A resurgence of mpox this summer could be larger than last year’s caseload, the Centers for Disease Control and Prevention said in a warning to public health officials this week.
“The outbreak is not over,” the CDC alert stated, noting that springtime and summertime gatherings and festivals could lead to renewed virus spread. A new cluster of 13 cases is being investigated in Chicago, all among men, and four among people who recently traveled to New York City, New Orleans, or Mexico.
Mpox, formerly called monkeypox, is a virus that causes a rash and sometimes flulike symptoms. It is most often transmitted through sexual contact, but it can also be spread in nonsexual ways that involve contact with skin lesions or with saliva or upper respiratory secretions like snot or mucus, the CDC says. Most cases in the United States have been among gay or bisexual men, men who have sex with men, and transgender people.
Last year, the U.S. government declared mpox a public health emergency as cases peaked at 460 per day in August, infecting more than 30,000 people and killing 42 people. Public health officials worked to quickly distribute vaccinations to people at high risk for contracting the virus. The CDC says 23% of people most at risk of getting mpox have been vaccinated.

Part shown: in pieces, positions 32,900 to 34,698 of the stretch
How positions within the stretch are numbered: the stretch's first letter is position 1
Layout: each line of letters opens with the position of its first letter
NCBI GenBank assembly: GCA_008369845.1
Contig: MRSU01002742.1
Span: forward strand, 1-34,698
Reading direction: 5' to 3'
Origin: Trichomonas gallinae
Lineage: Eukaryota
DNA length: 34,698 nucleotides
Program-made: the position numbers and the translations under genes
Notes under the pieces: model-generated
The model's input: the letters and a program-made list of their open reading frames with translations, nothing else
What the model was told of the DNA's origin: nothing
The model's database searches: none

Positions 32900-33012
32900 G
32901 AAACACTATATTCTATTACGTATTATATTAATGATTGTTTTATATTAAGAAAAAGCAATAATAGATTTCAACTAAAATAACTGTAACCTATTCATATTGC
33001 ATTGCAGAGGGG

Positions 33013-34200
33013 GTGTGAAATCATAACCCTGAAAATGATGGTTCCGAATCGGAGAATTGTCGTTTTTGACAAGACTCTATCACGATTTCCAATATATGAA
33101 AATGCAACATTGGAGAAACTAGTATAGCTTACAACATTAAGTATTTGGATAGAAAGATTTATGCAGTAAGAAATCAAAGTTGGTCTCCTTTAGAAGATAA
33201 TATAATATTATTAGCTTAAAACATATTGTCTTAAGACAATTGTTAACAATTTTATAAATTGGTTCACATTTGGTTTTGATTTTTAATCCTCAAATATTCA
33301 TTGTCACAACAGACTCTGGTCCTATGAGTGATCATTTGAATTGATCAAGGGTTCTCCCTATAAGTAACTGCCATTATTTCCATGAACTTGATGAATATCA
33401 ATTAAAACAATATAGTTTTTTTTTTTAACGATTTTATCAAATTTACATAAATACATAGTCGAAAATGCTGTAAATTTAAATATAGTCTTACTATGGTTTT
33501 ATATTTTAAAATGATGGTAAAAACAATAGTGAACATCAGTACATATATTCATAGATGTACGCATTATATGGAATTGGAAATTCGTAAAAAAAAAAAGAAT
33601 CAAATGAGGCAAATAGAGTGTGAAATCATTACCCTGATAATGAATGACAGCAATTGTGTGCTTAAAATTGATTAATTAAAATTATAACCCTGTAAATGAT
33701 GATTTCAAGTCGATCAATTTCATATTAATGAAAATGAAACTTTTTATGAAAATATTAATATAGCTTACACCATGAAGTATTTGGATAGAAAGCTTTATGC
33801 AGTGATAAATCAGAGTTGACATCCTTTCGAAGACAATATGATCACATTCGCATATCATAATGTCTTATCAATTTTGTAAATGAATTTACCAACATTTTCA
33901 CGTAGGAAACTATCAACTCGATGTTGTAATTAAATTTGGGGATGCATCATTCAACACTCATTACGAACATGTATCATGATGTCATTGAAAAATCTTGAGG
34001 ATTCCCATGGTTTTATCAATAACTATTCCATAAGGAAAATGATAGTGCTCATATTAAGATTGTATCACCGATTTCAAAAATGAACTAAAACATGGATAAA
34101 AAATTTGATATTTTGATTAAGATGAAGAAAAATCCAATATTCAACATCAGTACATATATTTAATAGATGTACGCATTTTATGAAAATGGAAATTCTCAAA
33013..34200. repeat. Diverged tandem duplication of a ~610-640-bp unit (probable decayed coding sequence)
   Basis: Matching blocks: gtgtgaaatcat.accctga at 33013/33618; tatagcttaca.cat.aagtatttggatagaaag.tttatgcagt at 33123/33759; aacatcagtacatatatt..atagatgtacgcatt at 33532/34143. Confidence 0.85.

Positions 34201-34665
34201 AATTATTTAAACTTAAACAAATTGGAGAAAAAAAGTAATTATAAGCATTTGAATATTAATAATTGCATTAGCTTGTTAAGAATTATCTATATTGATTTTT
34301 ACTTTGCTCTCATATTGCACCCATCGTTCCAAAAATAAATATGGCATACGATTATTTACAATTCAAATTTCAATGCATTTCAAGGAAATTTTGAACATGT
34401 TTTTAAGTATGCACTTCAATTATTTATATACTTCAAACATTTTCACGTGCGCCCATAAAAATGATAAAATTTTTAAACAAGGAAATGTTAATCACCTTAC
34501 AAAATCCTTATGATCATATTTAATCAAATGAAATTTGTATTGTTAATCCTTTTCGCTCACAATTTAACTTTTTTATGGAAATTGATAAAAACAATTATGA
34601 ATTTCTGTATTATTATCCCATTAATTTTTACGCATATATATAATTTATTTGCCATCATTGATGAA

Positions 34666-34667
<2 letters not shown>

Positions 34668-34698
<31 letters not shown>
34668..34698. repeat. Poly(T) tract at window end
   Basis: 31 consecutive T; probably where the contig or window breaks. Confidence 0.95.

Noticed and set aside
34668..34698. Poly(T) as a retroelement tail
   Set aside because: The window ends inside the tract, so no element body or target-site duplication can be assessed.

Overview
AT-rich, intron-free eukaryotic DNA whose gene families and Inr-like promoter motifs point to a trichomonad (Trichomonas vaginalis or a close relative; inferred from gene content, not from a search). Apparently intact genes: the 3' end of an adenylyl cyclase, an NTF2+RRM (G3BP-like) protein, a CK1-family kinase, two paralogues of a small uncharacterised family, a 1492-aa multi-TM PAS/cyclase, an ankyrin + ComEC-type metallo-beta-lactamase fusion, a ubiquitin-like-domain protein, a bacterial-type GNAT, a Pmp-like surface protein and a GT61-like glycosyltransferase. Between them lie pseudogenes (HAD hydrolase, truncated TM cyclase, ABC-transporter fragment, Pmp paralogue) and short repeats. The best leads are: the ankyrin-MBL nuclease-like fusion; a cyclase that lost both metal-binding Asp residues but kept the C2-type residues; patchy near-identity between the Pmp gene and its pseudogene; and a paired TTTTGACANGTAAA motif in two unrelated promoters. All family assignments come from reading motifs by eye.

Vaccination does not necessarily prevent infection but can lessen the severity of symptoms. Nine of the men who were recently infected in Chicago were fully vaccinated.
“It’s important to remember that vaccines, while incredibly helpful, are not our only way to reduce the risk of contracting mpox,” Richard Silvera, MD, MPH, of the department of infectious diseases at Icahn School of Medicine at Mount Sinai, New York, told ABC News.
Other ways to reduce risk are “things like avoiding social and sexual contact if you have new skin lesions and asking your intimate contacts if they are experiencing symptoms or new skin changes,” Dr. Silvera said.
A version of this article first appeared on WebMD.com.